Some Windows 10 users who downloaded the October 2018 Update are reporting the upgrade wiped their personal files.
Reports have emerged on Reddit and Twitter that installing the feature update led to the OS wiping files stored in the Documents and Photos folders on Windows 10 PCs.
“My wife lost all her photos and documents from past five years. Anything we can do to get them back?” said one Reddit user, while another complained of losing weeks of work.
Most affected users refer to files stored in the Documents and Photos folders under their user profile being deleted.
Is it not clear how many users have been affected and others have reported upgrading without issue, but there are users reporting issues across Reddit, here and here, Twitter, and Spiceworks, as well as in Microsoft’s Windows 10 Feedback Hub.
Microsoft has not yet responded to a request for comment, and there are various theories as to the cause, ranging from it being linked to a group policy setting to an error in how Windows moves files from the previous version of Windows 10.
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In the meantime those affected are advising other users to hold back from installing the update.
“Don’t be impatient like I was. I have an old upgrade I can copy over, but I’ve lost several weeks of work because of this issue,” said one user.
While the Windows 10 October 2018 Update is now available, users still have to manually trigger or download the update. The update won’t start rolling out to PCs via Windows Update until the 9th October.
Microsoft is also warning users not to manually install the update if their PC is running an older version of the Intel Audio Display device driver intcdaud.sys. Doing so “may result in excessive processor demand and reduced battery life”, according to Microsoft.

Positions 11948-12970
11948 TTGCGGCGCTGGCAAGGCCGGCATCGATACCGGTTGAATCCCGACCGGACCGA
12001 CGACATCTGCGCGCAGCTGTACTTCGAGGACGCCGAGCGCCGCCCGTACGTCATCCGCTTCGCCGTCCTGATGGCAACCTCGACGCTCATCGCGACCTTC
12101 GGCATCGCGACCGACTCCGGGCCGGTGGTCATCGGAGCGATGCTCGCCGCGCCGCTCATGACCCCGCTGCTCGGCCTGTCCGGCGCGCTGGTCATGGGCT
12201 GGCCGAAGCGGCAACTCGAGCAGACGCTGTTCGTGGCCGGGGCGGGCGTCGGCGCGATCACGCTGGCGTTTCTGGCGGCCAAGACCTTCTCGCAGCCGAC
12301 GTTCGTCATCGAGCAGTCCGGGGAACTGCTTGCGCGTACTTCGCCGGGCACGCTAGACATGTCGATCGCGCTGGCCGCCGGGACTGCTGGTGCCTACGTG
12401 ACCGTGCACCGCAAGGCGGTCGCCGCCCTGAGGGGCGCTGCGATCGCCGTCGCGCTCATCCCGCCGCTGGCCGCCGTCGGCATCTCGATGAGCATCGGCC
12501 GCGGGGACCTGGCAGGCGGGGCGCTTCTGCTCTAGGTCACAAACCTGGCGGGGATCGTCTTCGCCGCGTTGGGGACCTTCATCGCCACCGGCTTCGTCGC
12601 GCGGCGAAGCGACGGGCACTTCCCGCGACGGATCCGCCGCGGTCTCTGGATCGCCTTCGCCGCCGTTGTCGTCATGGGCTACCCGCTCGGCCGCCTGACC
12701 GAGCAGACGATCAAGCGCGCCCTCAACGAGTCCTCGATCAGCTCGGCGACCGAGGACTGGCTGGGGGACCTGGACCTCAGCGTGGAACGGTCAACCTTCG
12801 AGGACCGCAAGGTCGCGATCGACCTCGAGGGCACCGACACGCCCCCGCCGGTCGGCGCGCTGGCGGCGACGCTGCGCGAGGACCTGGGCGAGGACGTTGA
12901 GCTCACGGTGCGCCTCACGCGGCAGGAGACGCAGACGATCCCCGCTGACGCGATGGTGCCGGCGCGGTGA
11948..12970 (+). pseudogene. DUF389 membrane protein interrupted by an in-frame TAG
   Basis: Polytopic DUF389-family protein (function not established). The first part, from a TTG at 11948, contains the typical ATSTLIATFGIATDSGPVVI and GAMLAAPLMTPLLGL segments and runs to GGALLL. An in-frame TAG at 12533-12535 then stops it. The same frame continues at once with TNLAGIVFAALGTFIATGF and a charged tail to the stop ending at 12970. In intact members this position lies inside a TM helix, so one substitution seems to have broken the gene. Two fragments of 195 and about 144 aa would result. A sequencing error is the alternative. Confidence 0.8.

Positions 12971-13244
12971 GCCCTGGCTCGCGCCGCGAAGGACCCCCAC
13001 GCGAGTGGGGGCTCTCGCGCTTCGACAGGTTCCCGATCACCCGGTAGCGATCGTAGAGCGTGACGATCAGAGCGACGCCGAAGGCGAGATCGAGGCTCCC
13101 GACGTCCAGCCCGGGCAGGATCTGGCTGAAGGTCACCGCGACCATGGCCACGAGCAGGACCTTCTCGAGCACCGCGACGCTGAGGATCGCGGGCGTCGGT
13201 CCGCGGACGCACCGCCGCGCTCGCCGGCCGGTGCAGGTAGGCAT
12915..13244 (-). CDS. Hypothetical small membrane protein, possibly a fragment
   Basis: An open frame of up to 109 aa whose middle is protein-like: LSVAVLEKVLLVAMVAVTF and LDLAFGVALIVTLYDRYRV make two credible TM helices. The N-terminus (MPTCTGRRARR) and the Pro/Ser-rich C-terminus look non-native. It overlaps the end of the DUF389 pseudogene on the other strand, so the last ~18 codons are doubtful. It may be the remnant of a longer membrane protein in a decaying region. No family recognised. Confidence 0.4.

The company has said it won’t roll out the update to PCs using the intcdaud.sys driver until it is updated from versions 10.25.0.3 – 10.25.0.8.
Microsoft has said it is using a machine-learning system that takes into account various factors, including driver and anti-virus compatibility, before it attempts to roll out the October 2018 update to PCs, in an attempt to minimize problems.
There have also been reports that some PCs that have upgraded are not showing the correct CPU utilization in Task Manager, although there are indications this has now been fixed.
While major feature updates to Windows 10 had a reputation for triggering showstopping bugs a few years back, recent releases have resulted in fewer complaints.
If you want to hold fire before upgrading, check out TechRepublic’s guide to how to defer the Windows 10 October 2018 Update.